Good morning! Here’s what you need to know in markets on Monday.
Pfizer is reportedly close to scooping up cancer drugmaker Medivation for $14 billion (£10.7 billion). The Financial Times and Bloomberg are reporting that the deal could close as soon as Monday, citing people close to the deal.
Oil is sliding. Brent oil is down 1.43% to $50.15 at the time of writing (6.25 a.m. BST/1.25 a.m. ET) and US crude is down 1.26% to $48.49. It comes after Morgan Stanley cast doubt on the sustainability of recent price rises.
Asian shares are mixed overnight. China’s benchmark Shanghai Composite is down 0.37% at the time of writing (6.30 a.m. BST/1.30 a.m. ET), Japan’s Nikkei is up 0.30%, and the Hong Kong Hang Seng is down 0.34%.
Dan Wagner, the CEO and founder of collapsed $2.7 billion payments company Powa Technologies, has spoken to BI exclusively about what happened. Wagner insists Powa’s main product was strong, deals were lined up, and the management structure worked.
Premier League giants Liverpool are the target of an £800 million ($1 billion, €924 million) takeover bid backed by the Chinese government, according to the Sunday Times. China Everbright, a state-backed financial firm, are leading the bid, backed by the country’s main sovereign wealth fund, the China Investment Corporation (CIC), the paper said.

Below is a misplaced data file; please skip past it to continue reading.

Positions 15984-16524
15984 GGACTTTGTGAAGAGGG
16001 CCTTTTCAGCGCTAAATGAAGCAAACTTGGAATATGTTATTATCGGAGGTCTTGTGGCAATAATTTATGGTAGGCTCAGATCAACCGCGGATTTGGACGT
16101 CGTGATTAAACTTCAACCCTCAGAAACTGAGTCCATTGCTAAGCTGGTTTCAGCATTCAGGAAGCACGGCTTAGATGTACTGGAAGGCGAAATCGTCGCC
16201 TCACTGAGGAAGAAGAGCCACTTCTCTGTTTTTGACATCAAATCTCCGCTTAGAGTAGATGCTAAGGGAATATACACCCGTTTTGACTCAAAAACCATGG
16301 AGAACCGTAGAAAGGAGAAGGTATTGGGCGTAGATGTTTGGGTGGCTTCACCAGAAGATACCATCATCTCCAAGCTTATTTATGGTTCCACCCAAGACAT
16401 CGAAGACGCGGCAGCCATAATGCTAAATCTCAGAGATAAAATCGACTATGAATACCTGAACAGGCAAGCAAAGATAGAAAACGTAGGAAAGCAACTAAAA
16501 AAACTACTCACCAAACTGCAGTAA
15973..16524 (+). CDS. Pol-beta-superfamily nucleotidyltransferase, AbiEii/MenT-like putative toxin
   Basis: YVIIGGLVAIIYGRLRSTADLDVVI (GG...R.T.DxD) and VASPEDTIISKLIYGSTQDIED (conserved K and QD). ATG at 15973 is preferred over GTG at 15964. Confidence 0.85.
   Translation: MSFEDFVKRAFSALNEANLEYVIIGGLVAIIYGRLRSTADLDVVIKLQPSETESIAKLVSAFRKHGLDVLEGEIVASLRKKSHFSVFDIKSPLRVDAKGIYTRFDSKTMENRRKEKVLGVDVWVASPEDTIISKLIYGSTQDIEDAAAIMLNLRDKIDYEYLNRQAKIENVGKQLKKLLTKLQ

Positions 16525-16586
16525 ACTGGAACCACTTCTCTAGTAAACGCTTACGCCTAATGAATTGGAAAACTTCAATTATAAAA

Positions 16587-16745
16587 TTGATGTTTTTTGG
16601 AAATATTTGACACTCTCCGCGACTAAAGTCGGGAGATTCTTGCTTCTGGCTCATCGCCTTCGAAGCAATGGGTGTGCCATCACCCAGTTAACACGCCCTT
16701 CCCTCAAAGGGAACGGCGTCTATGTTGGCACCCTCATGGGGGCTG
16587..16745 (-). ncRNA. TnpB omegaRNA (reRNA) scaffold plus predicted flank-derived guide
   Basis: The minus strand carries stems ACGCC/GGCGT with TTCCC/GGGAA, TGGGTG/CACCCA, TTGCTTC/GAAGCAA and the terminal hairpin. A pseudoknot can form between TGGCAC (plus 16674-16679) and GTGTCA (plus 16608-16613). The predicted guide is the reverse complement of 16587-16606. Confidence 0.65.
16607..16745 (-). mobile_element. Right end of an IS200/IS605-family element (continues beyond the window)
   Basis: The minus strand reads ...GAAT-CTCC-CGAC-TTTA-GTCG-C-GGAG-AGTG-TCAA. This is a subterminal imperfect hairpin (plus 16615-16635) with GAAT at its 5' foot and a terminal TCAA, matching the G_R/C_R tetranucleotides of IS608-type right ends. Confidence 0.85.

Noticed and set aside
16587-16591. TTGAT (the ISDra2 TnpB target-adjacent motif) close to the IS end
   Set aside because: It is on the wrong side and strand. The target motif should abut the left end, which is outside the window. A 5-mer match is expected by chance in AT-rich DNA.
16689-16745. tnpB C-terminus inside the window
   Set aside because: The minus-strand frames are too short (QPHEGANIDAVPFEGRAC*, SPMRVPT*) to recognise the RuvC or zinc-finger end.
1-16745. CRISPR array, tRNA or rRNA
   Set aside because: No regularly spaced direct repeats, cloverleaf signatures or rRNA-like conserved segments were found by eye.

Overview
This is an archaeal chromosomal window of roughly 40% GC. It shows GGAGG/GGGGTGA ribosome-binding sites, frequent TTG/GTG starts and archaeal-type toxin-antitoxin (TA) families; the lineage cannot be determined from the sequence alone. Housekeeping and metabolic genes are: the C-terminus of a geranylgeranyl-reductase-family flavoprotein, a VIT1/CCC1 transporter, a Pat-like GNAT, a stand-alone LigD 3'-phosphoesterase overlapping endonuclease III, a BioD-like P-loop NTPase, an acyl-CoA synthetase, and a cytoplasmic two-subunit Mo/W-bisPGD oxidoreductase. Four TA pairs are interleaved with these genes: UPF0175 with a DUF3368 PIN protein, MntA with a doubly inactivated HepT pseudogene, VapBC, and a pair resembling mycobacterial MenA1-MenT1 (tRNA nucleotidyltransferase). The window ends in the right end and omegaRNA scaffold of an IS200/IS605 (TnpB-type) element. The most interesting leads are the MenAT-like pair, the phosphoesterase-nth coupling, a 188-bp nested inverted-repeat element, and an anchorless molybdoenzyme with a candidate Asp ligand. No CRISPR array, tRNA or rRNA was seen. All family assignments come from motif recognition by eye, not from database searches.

Sports Direct is paying some of its takings from website customers outside the UK to a little-known delivery broker owned by the older brother of its billionaire founder Mike Ashley, the Financial Times has found. The FTSE 250-listed retailer, which is Britain’s biggest sportswear chain and operates local-language websites serving 33 other countries, has not disclosed the arrangement in its published accounts.
The biggest US monetary policy conference of the year, the annual Jackson Hole Symposium, is set to take place at the end of this week. Our chief market commentator Myles Udland has a good round-up of everything to expect from the annual gathering.
Citi’s head of global credit strategy, Matt King, outlined seven reasons markets are “deeply dysfunctional” in a note to clients last week. This seven-pronged dysfunction in markets really just comes down to monetary policy. Monetary policy, in King’s view, has flattened markets.
Insurance and China dominate the 10 biggest fintech VC funding deals of the year so far. Consultancy KPMG and venture capital industry data tracker CB Insights last week published a big report on the state of fintech funding in the second quarter of the year, including data on the biggest deals of the year so far.
One of the most prominent figures in the City has taken the unprecedented step of permanently abolishing all staff bonuses at his firm. The Times reports that Neil Woodford, the star stock-picker and founder of Woodford Investment Management, has rejected the conventional wisdom that bonuses are essential to motivate and retain staff and has put everyone on a flat salary.